Thursday, September 30, 2010

In praise of Flickr - The Commons

Peloton  passeert kudde schapen  / Cyclists passing a herd of sheep
I'm not the first one to recommend you check out the Commons on Flickr, but seriously, do, it's brilliant. Essentially it's a library of copyright free images for you to look at and use, all tagged up so you can search for specific keywords. Brilliant.

Wednesday, September 29, 2010

Tabata Training for Cyclocross

Tabata Training HR Graph, originally uploaded by Andy Waterman.
I've been a big fan of Tabata training since I dicovered it last year, and recently a couple of people have been asking what it entails.
Wikipedia describes Tabata training as "A popular regimen based on a 1996 study which uses 20 seconds of ultra-intense exercise followed by 10 seconds of rest, repeated continuously for 4 minutes (8 cycles)."
In Tabata's original study, two groups trained on a stationary bike. One group did traditional steady state exercise for 60mins per day, five days per week, for six weeks. At the end of that period, having done 30 hours of training, their mean VO2max had increased from 53ml/kg to 58ml/kg but anaerobic capacity was largely unchanged.
The second group performed the high-intensity intervals as described above. Again, this group performed the exercise five days per week for six weeks, albeit, they were only doing four minutes work per day. Having done a total of two hours exercise in six weeks, it was found that the high intensity group had increased their VO2max by an average of 7ml/kg (compared to 5ml/kg in the steady state group) and their anaerobic capacity had gone up by 28 per cent.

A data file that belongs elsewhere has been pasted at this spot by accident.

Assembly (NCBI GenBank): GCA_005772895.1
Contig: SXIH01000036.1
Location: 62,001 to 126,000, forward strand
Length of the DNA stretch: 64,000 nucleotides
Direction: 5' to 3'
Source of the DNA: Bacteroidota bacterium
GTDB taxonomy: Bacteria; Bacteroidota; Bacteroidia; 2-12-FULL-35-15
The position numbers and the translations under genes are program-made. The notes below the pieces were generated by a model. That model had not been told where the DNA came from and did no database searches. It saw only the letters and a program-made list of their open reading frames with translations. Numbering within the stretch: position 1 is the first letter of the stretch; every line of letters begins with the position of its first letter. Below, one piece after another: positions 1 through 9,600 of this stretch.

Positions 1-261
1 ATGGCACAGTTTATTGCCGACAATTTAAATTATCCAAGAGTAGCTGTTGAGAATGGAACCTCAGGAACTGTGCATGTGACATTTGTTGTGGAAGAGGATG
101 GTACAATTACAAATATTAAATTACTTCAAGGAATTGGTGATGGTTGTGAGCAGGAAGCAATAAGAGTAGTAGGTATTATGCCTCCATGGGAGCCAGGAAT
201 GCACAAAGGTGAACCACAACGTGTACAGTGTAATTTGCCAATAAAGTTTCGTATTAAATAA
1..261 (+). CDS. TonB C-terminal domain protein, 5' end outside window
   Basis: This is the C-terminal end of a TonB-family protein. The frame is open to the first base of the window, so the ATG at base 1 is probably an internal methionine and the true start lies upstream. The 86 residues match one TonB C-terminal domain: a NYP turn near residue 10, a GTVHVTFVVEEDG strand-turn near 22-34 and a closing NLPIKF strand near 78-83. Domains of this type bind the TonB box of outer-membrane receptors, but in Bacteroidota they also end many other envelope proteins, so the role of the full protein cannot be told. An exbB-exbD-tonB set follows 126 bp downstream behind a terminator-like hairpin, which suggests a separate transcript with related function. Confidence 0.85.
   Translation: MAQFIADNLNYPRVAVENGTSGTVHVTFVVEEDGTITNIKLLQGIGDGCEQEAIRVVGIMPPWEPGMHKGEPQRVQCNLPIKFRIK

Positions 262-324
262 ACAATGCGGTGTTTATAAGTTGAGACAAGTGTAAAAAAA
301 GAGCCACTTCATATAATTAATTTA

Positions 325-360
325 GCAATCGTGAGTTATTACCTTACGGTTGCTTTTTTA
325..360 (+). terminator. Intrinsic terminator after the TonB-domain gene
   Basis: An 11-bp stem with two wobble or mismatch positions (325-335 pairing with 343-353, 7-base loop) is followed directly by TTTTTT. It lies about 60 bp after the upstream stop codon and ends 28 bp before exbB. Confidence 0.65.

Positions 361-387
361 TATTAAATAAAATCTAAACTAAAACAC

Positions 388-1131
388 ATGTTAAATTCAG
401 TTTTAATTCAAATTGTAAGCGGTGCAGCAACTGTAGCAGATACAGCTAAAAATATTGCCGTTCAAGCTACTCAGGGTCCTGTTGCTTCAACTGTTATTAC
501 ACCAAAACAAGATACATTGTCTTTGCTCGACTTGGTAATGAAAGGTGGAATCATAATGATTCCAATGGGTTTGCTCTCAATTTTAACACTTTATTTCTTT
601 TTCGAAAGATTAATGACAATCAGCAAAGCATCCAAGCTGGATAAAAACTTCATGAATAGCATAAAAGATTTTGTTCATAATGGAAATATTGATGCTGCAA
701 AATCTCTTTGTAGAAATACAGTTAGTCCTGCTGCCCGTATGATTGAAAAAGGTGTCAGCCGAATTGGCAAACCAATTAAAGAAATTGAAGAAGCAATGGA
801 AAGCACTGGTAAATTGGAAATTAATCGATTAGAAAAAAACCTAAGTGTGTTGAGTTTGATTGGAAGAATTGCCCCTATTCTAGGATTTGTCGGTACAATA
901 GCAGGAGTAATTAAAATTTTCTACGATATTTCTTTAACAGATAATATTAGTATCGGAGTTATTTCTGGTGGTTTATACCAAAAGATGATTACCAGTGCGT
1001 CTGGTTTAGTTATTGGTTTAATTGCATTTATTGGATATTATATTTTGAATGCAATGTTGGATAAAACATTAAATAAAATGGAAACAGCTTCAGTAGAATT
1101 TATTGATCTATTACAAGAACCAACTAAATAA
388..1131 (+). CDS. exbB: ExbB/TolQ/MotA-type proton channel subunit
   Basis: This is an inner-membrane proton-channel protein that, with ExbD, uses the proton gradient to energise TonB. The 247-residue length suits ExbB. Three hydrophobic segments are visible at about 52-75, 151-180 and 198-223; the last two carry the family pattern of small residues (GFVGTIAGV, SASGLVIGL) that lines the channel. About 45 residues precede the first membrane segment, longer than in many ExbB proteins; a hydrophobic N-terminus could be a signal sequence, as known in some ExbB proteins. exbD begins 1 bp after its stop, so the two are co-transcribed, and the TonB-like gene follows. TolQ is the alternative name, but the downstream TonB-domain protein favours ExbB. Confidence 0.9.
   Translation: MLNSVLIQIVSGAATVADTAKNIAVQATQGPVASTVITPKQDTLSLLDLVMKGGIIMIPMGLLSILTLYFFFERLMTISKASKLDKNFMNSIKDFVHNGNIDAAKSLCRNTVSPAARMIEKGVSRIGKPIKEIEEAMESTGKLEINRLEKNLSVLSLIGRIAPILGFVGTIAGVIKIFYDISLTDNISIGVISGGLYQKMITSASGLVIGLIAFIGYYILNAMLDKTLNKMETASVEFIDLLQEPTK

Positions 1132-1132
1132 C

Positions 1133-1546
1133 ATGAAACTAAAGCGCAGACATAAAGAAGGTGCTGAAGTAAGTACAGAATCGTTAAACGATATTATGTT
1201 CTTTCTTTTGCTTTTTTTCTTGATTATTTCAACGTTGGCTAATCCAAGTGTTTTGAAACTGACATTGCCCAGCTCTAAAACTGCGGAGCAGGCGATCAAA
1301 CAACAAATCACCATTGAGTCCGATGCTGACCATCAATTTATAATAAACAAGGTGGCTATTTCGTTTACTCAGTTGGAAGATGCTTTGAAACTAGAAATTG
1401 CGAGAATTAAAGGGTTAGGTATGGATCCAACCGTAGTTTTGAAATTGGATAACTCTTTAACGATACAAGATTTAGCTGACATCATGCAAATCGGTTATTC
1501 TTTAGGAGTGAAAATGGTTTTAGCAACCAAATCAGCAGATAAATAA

Those are some incredible results.

What drew me to Tabata intervals is that they are quick. The graph above shows how I perform the session on my turbo trainier and I'm done after 30mins. As anyone who has trained on a stationary trainer will tell you, the sooner you can get off the better.
Secondly, cyclocross is all about VO2max, lactate threshold and being able to get a big gear rolling, quickly, and that's what Tabata does. I do these on my CX bike, in 46x12 and in that 10secs in between intervals your revs drop to 50 or 60rpm, meaning you need to accelerate hard in the saddle to get going again.

If you look at the graph above you can see how I structure the session. I normally ride home from work then get straight on the turbo. I then spend seven minutes in the little ring spinning easily, before doing an incremental warm-up to get my heart rate up. I start at the top of the cassette (19 or 21 sprocket) and knock it down one gear every minute, maintaining the revs all the way through. The first five minutes feel pretty easy, but the last three get really quite hard. This is also the warm-up I use before a CX race, when I can be bothered to take the turbo along.
At 15minutes in I drop it back into the small ring and spin for five minutes. I have a drink, crank the fan up to 11 and mentally prepare myself for what lies ahead.
At 20 minutes in I start the Tabata session. I drop it down to 46x12 and accelerate in the saddle as hard as I can. Each interval has to be as hard as you can do it, like you're sprinting for the World Championships. While I tend to stay in the same gear all the way through, the actual work done decreases with each interval — at first I can average 135rpm, whilst by the end I'm struggling to touch 100.